Degree Name

Master of Arts (MA)

Semester of Degree Completion

Fall 2019

Thesis Director

Mukti P. Upadhyay

Thesis Committee Member

Ali R. Moshtagh

Thesis Committee Member

Linda S. Ghent


The percentage of women utilizing maternal health care services in Nepal is relatively less than women in other South Asian countries. Moreover, large socio-economic and regional disparities have been the root causes for lower utilization of health care leading to increasing maternal mortality. Using a national representative sample of 9,475 women (2011) and 9,875 women (2016) from Nepal, I examine the impact of women empowerment in relation to prenatal care, place of delivery and postnatal care (3Ps) outcomes. A composite Women’s Empowerment Index (WEI) based upon responses is also constructed to include three empowerment domains namely, attitude toward violence, social independence, and decision-making. Control variables explaining socio-demographic and economic factors are also added to the index. Principal Component Analysis (PCA) technique is used to calculate empowerment indicators and regression results are evaluated to estimate the 3Ps. Poisson regression model is used for selected survey years of each of the countries to examine the associations between women’s empowerment and prenatal care visits controlling for other variables. Further, ordered probit model and probit model techniques are used to study the associations of women’s empowerment with place of delivery and postnatal care respectively.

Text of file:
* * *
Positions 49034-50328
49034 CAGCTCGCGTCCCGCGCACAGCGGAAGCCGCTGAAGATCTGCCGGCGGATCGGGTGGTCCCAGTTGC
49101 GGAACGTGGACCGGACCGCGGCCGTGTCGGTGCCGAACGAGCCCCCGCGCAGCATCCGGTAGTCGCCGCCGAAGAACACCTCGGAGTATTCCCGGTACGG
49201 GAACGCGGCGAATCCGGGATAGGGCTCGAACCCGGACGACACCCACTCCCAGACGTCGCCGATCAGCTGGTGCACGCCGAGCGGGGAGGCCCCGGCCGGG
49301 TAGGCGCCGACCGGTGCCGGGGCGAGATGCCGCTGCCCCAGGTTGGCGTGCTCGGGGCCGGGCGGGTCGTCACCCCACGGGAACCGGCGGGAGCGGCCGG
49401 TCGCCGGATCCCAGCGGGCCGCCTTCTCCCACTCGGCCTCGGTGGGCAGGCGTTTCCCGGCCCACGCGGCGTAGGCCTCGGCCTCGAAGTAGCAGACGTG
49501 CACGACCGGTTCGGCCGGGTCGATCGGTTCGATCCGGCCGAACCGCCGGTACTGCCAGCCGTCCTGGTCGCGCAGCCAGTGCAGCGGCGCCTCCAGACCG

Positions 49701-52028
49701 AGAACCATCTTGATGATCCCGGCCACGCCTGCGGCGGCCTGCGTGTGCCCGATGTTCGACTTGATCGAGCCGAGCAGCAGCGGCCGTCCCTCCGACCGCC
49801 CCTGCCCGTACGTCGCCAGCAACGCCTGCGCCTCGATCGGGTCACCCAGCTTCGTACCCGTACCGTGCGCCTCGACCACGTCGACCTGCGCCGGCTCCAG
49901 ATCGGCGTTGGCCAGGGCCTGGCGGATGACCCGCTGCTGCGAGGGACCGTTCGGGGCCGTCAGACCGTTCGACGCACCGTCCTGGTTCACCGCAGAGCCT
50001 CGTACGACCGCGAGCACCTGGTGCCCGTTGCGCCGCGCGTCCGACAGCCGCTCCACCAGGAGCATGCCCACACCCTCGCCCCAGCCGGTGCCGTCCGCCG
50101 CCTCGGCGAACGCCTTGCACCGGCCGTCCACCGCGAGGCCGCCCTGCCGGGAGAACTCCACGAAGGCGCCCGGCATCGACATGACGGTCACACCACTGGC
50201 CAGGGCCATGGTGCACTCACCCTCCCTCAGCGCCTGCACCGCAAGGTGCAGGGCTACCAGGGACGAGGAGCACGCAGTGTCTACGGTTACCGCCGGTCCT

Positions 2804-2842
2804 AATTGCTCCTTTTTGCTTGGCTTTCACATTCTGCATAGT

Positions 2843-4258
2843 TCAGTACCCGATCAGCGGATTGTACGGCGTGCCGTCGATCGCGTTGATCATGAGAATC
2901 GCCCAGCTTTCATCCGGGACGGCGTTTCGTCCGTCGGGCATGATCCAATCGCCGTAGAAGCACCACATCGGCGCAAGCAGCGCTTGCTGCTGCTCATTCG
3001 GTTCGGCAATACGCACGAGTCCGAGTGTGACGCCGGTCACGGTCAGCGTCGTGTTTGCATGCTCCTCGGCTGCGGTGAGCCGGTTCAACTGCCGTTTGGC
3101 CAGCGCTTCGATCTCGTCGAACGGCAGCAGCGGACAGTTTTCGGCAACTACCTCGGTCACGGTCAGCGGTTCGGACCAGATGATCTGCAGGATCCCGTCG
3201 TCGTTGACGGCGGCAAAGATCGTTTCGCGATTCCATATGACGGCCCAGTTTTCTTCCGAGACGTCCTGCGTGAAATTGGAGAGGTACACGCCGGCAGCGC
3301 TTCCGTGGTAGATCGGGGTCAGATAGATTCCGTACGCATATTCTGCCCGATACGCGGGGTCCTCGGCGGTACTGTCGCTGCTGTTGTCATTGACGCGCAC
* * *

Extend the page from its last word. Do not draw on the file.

Findings show that a large proportion of pregnant women have at least one ANC exposure but Nepal’s average ANC coverage was 6 visits in 2011 and 7 visits in 2016, indicating that Nepal crosses the global benchmark for the minimum 4 ANC visits. Further, the trend toward significantly greater use of public health institutions is apparent with respect to several other variables. We observe much smaller effects for who makes decisions about household purchases, about woman’s health, and about her family visits. Also, relatively low incidence of postnatal visits to health care institutions was observed in the analysis. Summarizing the categories of women’s empowerment indicators in terms of linear combinations represented conveniently by a single principal component in each of the three cases, we find decision-making and independence factors to be significantly associated with postnatal visits whereas the violence factors to be insignificant in 2011 and barely significant in 2016.